If you want to be a successful pitcher, you need to learn to locate your fastball in and out of the strike zone. That is the first and most important thing you can learn to accomplish.
The fastball is thrown more than any other pitch in baseball. As a pitcher, you should acknowledge this fact and understand that you will throw your fastball more than any other pitch in your arsenal. There is no need to worry about developing a breaking pitch until you can throw your fastball inside, outside, up in the zone, and down in the zone. Why is this so important? Because without command of your fastball, you do not have command of the strike zone.
It may seem obvious that you need to command the strike zone, but many young pitchers have no idea how to hit a spot. Of course they know where the strike zone is (somewhere over the plate, right?), but they do not have the ability to throw their fastball to a particular spot.
Expanding the Strike Zone
First and foremost, commanding the strike zone does not mean throwing every pitch for a strike. Having command means being able to throw your fastball with purpose, including out of the zone. As a pitcher, you need to attack the strike zone early in the game so opposing hitters know you can throw strikes. However, living low and on the outside corner the whole game makes you one dimensional. Good hitters will pick up on this and make the necessary adjustments to look for their pitch on the outer half of the plate. In the hitter’s mind, the strike zone is small and he only needs to worry about covering that small area of the plate.
To become a better pitcher, you need to move your fastball around the strike zone. Mixing up location inside and outside can make a hitter second guess where the next pitch will be located. Now add in high fastballs and low fastballs, and the hitter has to prepare for different swing planes as well. This is how you expand the hitter’s strike zone and make him cover a larger area with his bat.
Extending the Umpire’s Strike Zone
A good pitcher will also try to expand the umpire’s strike zone too. Wait. What? Isn’t the umpire’s strike zone pretty much set in stone? If you are in command of your fastball and hitting your catcher’s target consistently, you can effectively make the umpire give you more strike calls.
When you are more consistent with your pitches in the zone, the umpire gets into a nice rhythm of calling pitches for strikes. He knows that you can hit the catcher’s mitt at will and becomes comfortable that you are a good pitcher and not just a thrower. As the game progresses, you can begin to paint the corners more and eventually “convince” the umpire to give you an extra inch or two on the black part of the plate. (This is especially true for youth and high school baseball umpires who are a little less experienced.) In essence, your pitches are telling the umpire where the zone is every time you hit your catcher’s target. And let’s be honest, a bigger strike zone always puts a smile on a pitcher’s face.
The ability to move your fastball in both the horizontal plane and vertical plane causes the hitter to change his own plane of vision. The same fastball thrown in different locations can appear to come in at different speeds. Fastballs that are thrown inside and/or up in the zone will appear faster to the hitter, while pitches outside and/or down in the zone will appear slower. This is called effective velocity and it requires the hitter to react faster to pitches that are up and in compared to pitches that are down and away. Just as a change-up is meant to throw off the timing of a hitter, throwing your fastball to various locations can also wreck havoc on an opposing hitter’s timing. “As the locations change throughout the strike zone, hitters either need to speed up or slow down their mechanics in order to achieve [perfect contact].”1 Remember, good pitching is about upsetting the hitter’s timing.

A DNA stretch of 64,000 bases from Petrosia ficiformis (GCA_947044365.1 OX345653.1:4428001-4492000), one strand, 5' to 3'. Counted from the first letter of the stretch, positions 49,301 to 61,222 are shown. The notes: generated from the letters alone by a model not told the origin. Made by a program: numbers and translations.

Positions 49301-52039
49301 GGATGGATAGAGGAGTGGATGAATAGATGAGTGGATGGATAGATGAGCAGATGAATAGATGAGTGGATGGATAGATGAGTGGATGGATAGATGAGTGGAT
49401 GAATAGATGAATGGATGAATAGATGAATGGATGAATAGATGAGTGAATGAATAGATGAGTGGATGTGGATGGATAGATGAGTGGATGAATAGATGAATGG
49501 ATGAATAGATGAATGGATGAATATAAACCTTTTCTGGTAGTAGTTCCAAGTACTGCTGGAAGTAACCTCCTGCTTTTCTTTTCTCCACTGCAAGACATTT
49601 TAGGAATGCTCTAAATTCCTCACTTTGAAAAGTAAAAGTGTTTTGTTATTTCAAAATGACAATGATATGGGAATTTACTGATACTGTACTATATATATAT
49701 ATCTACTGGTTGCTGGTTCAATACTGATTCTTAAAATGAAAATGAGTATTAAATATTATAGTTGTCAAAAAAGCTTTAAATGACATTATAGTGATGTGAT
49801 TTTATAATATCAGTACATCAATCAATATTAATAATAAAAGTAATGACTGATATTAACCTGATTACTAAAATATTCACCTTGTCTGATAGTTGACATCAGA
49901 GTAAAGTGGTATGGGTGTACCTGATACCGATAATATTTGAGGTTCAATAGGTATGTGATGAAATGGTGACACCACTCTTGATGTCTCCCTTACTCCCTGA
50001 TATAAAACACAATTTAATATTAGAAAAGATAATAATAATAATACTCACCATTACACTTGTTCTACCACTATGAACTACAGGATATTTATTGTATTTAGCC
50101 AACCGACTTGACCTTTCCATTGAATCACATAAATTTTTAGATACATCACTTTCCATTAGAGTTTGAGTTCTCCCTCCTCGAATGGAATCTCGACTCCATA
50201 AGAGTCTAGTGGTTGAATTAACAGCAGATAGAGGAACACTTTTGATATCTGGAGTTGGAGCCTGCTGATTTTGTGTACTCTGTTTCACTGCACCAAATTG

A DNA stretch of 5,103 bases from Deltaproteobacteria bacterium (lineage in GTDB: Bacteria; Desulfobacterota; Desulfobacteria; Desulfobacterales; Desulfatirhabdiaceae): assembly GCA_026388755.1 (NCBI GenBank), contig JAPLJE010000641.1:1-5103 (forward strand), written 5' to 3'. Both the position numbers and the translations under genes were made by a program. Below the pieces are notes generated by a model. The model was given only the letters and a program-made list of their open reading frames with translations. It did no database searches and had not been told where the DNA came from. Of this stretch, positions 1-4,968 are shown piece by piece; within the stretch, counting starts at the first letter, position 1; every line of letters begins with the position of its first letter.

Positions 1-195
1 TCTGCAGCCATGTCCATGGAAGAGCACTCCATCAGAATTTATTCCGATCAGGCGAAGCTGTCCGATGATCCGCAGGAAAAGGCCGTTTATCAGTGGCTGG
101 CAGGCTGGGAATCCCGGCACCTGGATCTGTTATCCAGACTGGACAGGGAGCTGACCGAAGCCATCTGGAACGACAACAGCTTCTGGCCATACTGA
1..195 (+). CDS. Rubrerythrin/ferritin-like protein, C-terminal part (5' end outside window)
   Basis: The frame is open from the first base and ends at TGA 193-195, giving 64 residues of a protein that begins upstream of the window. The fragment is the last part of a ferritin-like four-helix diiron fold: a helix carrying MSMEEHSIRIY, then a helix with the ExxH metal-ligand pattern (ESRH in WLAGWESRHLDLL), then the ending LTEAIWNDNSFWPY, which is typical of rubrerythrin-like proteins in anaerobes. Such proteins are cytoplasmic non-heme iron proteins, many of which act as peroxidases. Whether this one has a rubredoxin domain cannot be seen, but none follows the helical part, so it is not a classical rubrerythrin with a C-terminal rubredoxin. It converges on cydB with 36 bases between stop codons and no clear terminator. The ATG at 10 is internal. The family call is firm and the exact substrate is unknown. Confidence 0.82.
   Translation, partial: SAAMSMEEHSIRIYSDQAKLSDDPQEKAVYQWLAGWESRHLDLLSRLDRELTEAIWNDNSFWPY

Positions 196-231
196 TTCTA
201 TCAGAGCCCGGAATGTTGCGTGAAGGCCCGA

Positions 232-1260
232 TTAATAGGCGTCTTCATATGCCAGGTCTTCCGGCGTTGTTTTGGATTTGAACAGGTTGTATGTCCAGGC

Just imagine living on the outside corner with your fastball and getting consistent strikes. Good hitters will eventually begin to time the pitch (and location), and that’s when you come inside with the same fastball and it’s as though they cannot catch up to it. Think Greg Maddux.
Setting Up Other Pitches
Once you establish that you can throw your fastball anywhere you want, you now have the ability to make your other pitches more effective too.
If a hitter knows that he has to cover a larger strike zone, chances are he is a little more uncomfortable in the batter’s box. And that’s just when he is trying to hit your fastball. Mix in a breaking ball or change-up, and now he has to contend not only with locational differences, but velocity changes and movement. Not fun – at least for the batter.
Your success as a pitcher will depend heavily upon your ability to locate your fastball early and often. Again, it does not always have to be a strike for it to be effective. Look to change the hitter’s plane of vision, expand the zone he must cover with the bat, and set up your other pitches by commanding your fastball in, out, up, and down.
What do you think? Can a pitcher be effective without locating his fastball to different parts of the zone? Let me know your thoughts in the comments below.
——References: 1. Seidman, Eric. “Checking the Numbers: Location and Perception” Baseball Prospectus. Web.